“It’s just the growth of the market,” Northrop emphasizes. “An appraisal in that price isn’t going to make a difference.
If the threshold inches upwards of $400,000 in the future, however, Northrop could see cause for concern.
“In these lower price points, the value is not going to be overinflated. Now as you get over $400,000, and the higher you go, the more negotiations take place and there’s a percentage issue,” Northrop says.
But with over two-thirds of homes in the U.S. selling for under $400,000, according to the Census Bureau, appraisal organizations say the impact is being severely downplayed.
“While it’s unclear how many transactions will be affected, increasing the appraisal threshold from $250,000 to $400,000 will negatively impact many consumers across the country,” says Wagner, adding that the primary threat is to the “safety and soundness of the nation’s mortgage system” because it allows consumers to enter into financially harmful transactions.
Meanwhile, Sousa predicts the most influence will be related to Fannie Mae and Freddie Mac mortgages.
“Taken alone, this increase in the residential threshold will have a minimal impact; however, when coupled with Fannie Mae’s and Freddie Mac’s foray into appraisal waivers, the impact is bigger,” says Sousa.
Where the line gets blurred is with the involvement of technology. While some believe drone-operated and computer-generated valuations are the future of real estate, removing the human touch has long been opposed by industry professionals across the spectrum of roles.
“I see the humanistic value,” says Northrop when speaking of licensed appraisers. “An appraiser can go to the location and physically see the upgrades. Using tech or AI is like using Zestimates—it’s basically the same thing. It has no idea what surrounds the house or what is inside. They just can’t see that.”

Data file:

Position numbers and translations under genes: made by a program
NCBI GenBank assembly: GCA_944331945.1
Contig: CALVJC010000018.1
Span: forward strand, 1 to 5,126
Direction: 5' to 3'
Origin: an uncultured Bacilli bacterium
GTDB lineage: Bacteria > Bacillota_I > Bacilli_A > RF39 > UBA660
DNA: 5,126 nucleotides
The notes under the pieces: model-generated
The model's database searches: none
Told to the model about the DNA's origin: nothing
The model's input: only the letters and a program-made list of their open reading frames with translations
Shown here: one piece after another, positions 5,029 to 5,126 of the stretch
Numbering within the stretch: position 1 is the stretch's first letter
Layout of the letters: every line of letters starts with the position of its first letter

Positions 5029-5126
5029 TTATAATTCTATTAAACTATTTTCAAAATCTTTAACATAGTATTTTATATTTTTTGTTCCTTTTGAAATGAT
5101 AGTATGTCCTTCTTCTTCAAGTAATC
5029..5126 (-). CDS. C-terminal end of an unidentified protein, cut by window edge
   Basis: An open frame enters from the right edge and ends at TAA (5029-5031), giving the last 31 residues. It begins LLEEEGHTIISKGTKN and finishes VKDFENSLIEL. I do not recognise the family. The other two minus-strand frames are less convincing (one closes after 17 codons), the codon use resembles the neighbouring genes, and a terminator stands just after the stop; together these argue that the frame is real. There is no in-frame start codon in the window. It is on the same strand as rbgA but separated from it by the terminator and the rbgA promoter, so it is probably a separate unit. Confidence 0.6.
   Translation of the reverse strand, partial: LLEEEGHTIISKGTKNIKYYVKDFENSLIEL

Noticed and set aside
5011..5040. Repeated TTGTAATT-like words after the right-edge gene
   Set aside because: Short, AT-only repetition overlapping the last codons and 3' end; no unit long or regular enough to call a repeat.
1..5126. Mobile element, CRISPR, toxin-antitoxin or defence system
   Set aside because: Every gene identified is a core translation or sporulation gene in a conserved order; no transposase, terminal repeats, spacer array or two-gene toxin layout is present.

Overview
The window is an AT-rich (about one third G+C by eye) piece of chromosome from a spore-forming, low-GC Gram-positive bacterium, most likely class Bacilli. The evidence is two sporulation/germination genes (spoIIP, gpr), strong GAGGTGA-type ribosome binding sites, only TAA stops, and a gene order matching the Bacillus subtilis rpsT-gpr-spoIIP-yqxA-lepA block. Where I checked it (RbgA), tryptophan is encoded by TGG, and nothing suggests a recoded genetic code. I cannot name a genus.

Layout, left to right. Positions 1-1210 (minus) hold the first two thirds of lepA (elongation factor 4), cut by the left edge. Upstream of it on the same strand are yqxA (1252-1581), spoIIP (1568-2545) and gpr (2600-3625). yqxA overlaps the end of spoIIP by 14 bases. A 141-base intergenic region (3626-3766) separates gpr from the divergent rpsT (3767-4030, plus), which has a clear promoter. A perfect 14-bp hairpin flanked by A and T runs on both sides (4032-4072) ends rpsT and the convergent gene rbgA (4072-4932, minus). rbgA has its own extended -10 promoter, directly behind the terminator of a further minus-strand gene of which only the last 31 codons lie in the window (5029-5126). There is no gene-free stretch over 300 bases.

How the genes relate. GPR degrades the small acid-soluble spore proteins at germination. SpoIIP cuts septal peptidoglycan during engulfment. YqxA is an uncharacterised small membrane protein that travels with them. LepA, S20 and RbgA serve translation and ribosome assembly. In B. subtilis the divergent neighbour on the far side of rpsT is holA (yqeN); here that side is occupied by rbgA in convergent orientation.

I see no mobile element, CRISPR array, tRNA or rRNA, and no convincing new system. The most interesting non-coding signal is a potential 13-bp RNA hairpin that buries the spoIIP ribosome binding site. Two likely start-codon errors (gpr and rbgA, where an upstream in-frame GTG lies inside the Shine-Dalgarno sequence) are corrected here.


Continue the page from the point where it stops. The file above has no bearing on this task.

Sousa says it’s impossible to stop the big data train, but that the limitations on this tech are “significant” when used for “predicting home values through automated valuation models” (AVMs). This is because the AVMs only consider “yesterday’s data,” unable to assess market trends in real-time, he says.
Wagner agrees, stating “AVMs are only as good as the data entered into them.”
“While they might be acceptable in some uses…in most cases there are too many variables involved to rely on AVMs. A qualified, competent and credentialed appraiser who conducts a detailed onsite inspection, thoughtfully collects data and carefully analyzes all that researched information is best suited to provide an independent, reliable and credible opinion of value,” says Wagner.
But Brown has a more optimistic view on AVM tech as it progresses.
“It only makes sense for this practice to grow,” he says. “In areas where comps are difficult to find or vary widely, we will still absolutely need the human touch; however, when possible, I believe that being able to take a week or two out of the transaction is an amazing leap forward.”
The exemption threshold has not been increased since it was set in 1994. According to the Wall Street Journal, had this higher threshold been imposed in 2017, about $68 billion worth of, or 214,000, home sales could have closed without the use of a human appraiser.